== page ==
Norway’s Thea Louise Stjernesund speeds down the course during a mixed team parallel slalom Wednesday at the Alpine world championships at Cortina d’Ampezzo, Italy. Marco Trovati/Associated Press

SKIING

Most talk about the Norwegian ski team at the world championships has been about its many injured stars.

On Wednesday, Norway made the headlines for winning gold at the team event at Cortina d’Ampezzo, Italy.

“It’s going to be a major boost, having a gold medal. That’s fantastic,” Coach Steve Skavik said. “It’s great for the team. In the team event, they can do it together.”

Thea Louise Stjernesund, Sebastian Foss-Solevag and Fabian Wilkens Solheim won their runs in the all-Scandinavian final against Sweden for a 3-1 victory.

The team also included Kristina Riis-Johannessen and Kristin Lysdahl.

“It’s nice,” Foss-Solevag said. “We’re still a small but strong team and we showed them that we are strong without big stars.”

Norway arrived at the worlds without Aleksander Aamodt Kilde, Adrian Smiseth Sejersted, Lucas Braathen and Atle Lie McGrath, who have all been ruled out for the season with knee injuries.

Still, the Norwegian team eased past Japan (4-0) before edging the United States in the quarterfinals and defending champions Switzerland in the semis as both ties ended 2-2.
In case of a tie, the lowest added times from the best man and best woman on a team decides the winner.

IRAN: The Iranian women’s Alpine ski team flew to Italy for the world championships without their coach, whose husband has barred her from leaving the country, Iranian media reported.

The reports by the semi-official ISNA news agency and the pro-reform Shargh daily did not provide any details as to why Samira Zargari’s husband had not allowed her to leave.

Iran’s ski federation also did not offer any information.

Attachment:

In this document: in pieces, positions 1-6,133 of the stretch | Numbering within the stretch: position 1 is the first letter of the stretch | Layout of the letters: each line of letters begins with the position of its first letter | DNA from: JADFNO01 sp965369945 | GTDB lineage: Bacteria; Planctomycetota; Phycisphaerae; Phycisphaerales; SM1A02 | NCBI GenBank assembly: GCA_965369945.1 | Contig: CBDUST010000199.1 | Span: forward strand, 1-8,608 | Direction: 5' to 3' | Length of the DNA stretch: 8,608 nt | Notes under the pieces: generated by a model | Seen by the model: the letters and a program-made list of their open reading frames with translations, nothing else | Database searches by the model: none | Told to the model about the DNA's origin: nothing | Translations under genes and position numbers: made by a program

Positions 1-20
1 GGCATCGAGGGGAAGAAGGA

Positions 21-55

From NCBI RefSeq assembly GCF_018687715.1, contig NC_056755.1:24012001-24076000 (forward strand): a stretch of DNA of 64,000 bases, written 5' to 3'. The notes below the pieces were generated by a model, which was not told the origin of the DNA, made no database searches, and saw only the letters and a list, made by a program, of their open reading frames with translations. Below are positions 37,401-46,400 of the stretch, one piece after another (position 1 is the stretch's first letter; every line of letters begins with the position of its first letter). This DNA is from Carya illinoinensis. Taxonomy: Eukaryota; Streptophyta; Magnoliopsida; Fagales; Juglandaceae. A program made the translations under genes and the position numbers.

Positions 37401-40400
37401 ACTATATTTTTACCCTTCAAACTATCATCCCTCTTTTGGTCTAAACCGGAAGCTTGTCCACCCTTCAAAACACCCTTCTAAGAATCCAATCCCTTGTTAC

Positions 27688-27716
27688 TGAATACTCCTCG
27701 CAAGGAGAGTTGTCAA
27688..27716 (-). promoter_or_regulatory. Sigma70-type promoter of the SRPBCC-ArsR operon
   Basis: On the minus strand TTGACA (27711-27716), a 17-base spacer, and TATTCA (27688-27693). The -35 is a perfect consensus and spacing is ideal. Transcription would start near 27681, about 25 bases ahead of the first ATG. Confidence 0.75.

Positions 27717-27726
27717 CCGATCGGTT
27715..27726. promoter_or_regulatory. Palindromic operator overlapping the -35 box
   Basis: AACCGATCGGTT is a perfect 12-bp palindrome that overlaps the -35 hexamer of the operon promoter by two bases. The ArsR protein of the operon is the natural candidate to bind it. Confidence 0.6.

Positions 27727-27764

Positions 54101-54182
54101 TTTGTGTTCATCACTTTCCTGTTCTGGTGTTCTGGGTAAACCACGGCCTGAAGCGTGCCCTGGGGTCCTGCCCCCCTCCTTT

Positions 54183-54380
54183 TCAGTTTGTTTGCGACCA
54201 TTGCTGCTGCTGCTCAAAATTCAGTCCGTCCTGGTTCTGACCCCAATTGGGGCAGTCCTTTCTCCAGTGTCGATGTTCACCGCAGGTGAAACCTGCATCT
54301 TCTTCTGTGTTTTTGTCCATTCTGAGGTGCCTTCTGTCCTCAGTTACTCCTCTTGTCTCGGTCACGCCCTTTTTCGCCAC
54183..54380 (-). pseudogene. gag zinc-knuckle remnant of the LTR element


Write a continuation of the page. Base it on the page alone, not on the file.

Under Iranian law, husbands can stop their wives from traveling outside of the country.

Zargar is not the first married athlete whose husband prevented her from leaving Iran. In 2015, soccer player Niloufar Ardalan missed the Asian Cup tournament in futsal – an indoor version of soccer – after her husband confiscated her passport in a domestic dispute.

Women’s sports largely disappeared from Iran after the country’s 1979 Islamic Revolution. Over time, however, women’s sports gained in popularity, especially soccer. Social customs still come into the game though, as the country’s soccer team plays its games with players’ hair covered by traditional headscarves, or hijabs.

Two Islamic countries make the headscarf mandatory for women in public – Iran and Saudi Arabia. FIFA overturned a yearlong ban against players wearing hijabs in 2012.

Four Iranian skiers are entered for the women’s giant slalom race on Thursday at the world championships: Atefeh Ahmadi, Sadaf Savehshemshaki, Forough Abbasi and Marjan Kalhor.

They are part of a 99-skier field for a race in which the favorites are Marta Bassino and Federica Brignone of host Italy, Petra Vlhova of Slovakia and Mikaela Shiffrin of the United States.

BASKETBALL

WNBA: Raiders owner Mark Davis was officially approved to buy the Las Vegas Aces by the WNBA Board of Governors last week and has grand plans for the team.